Free trade is one of those things many people either like or dislike. Many of us have a vague idea of how it all works, but not enough of an understanding that we can really justify our views.
So I was interested to read an article called The Human Side of Trade. Here is the example he uses:
Suppose a scientist invents a pill that once you take it lets you live until 120 with no health issues whatsoever. Once you turn 120, you die a peaceful death on your birthday. Suppose the scientist, in a gesture of good will, charges $10 for the pill.
As the author points out, while trade is overall good, it’s often not good for the people whose lives are disrupted by losing their jobs.
Part of the problem is that the rewards are not well distributed. We all get some rewards in terms of cheaper goods. But the big rewards tend to go to the people with the money (the investors), while the big risks are born by the people without the money (the workers) (*). It’s another case of socializing risk and privatizing profit.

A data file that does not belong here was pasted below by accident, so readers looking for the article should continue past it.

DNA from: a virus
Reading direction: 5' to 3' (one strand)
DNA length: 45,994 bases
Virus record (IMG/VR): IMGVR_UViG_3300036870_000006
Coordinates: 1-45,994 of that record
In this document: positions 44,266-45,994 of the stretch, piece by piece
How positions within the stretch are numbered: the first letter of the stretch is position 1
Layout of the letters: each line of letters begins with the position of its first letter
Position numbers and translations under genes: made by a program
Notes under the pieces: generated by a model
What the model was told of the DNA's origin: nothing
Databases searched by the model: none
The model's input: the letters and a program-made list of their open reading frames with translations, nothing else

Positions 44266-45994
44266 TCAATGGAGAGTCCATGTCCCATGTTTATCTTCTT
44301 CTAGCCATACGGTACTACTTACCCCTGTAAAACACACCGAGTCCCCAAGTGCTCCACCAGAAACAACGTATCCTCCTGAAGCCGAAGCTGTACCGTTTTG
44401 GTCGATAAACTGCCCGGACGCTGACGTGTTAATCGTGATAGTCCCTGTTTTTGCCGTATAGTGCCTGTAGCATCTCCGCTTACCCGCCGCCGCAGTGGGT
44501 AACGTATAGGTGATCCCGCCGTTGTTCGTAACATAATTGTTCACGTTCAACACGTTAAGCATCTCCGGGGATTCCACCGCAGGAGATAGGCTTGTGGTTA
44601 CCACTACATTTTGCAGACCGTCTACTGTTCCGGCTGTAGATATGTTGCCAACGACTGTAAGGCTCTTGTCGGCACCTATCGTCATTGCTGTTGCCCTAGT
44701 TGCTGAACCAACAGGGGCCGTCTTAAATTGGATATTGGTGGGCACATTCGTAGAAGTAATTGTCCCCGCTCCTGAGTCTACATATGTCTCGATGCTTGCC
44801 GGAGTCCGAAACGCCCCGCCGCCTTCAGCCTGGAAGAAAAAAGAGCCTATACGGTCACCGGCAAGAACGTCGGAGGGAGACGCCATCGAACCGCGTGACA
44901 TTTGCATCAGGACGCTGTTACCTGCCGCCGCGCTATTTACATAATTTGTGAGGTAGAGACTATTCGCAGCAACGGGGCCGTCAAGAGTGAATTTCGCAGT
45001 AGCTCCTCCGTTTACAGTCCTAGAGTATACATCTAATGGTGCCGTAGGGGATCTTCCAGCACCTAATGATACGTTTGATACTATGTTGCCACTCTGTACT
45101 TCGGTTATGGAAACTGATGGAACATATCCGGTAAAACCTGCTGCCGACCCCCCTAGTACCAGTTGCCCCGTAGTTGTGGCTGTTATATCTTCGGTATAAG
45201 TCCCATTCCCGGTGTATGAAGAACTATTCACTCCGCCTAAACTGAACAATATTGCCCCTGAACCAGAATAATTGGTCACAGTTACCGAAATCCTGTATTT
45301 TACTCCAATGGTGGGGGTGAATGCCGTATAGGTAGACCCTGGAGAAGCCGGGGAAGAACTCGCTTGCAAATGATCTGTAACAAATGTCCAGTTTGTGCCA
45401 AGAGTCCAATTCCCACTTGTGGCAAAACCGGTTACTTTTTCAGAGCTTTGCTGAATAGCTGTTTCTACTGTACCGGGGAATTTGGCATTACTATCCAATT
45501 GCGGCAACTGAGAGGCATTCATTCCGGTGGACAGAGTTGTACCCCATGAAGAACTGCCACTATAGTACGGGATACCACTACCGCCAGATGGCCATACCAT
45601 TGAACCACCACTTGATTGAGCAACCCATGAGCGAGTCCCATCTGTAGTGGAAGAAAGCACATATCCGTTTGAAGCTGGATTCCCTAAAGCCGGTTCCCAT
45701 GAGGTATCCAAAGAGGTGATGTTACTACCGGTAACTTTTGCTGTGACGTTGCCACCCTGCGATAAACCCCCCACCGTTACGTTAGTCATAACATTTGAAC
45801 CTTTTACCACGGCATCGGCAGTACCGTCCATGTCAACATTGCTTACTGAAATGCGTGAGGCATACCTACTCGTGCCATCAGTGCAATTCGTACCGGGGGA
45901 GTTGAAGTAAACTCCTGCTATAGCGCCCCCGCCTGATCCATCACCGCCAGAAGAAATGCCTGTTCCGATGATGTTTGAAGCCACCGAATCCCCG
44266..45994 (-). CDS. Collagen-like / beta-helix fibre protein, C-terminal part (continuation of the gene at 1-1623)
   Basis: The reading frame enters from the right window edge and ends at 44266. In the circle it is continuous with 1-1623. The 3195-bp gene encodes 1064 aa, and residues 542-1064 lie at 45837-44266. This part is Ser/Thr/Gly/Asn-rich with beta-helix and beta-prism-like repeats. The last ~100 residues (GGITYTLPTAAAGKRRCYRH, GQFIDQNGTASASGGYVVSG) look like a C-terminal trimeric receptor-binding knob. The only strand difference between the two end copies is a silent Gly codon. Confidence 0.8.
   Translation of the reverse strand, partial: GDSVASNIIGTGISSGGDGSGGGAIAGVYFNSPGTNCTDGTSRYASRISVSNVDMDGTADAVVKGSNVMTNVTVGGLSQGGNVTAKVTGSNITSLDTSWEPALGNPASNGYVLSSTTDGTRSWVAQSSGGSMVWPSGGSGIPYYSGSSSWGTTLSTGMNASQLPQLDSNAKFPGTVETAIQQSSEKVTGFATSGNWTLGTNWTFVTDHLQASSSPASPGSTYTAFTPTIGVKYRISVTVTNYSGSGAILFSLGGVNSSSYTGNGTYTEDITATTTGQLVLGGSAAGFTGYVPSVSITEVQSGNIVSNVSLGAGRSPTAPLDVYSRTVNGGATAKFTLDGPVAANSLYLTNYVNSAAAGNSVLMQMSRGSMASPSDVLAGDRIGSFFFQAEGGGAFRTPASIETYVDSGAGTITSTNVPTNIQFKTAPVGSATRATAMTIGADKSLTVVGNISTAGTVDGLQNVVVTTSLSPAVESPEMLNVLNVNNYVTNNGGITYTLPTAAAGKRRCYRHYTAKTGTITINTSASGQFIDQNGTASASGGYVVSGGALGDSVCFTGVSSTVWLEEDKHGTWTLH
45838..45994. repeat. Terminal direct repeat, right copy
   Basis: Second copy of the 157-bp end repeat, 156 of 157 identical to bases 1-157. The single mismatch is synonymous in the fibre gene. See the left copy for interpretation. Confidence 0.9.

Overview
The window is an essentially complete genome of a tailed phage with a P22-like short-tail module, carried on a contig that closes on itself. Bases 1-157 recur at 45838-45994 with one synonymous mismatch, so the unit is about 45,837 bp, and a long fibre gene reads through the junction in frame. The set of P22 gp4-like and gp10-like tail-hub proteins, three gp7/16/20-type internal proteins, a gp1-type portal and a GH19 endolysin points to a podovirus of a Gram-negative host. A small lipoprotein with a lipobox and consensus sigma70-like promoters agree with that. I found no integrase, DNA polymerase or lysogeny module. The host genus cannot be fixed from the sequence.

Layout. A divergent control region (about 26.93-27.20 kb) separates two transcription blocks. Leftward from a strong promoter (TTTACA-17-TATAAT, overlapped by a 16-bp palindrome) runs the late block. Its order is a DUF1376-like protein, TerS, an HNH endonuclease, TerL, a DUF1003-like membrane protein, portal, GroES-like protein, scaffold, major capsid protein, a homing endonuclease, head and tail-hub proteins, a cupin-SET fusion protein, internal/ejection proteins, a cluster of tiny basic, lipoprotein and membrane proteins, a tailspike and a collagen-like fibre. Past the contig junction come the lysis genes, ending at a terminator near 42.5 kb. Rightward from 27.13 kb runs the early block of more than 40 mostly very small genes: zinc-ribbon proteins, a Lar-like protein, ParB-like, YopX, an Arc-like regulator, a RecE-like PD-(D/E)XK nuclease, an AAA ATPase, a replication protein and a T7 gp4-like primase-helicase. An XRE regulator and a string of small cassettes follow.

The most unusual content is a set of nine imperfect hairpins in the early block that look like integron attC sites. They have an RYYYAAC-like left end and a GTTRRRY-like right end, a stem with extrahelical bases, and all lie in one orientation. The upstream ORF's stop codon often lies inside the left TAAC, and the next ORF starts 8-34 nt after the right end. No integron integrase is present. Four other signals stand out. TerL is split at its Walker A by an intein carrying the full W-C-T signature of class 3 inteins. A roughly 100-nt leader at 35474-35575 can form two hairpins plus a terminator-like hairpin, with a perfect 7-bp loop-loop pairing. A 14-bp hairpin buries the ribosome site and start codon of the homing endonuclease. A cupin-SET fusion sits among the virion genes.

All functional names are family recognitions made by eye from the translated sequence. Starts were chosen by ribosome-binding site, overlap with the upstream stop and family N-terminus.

So it’s curious that this last Presidential election was dominated by the fears of those left behind, often by free trade, yet nothing is being done to ease their suffering. Policies being debated and implemented seem designed to make things worse, not better.
And no one seems to be addressing the effects of automation on jobs, which is likely to be a far stronger case of socializing risk and privatizing profit.
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* You might say that the people with the money are risking their money. True, but they rarely risk enough that they will destroy their lives if things don’t work out. Whereas the workers will have their whole lives disrupted. Their jobs are gone, companies or industries have disappeared. And it’s hard for older people to retrain, and hard to uproot and move, disrupting lives and families.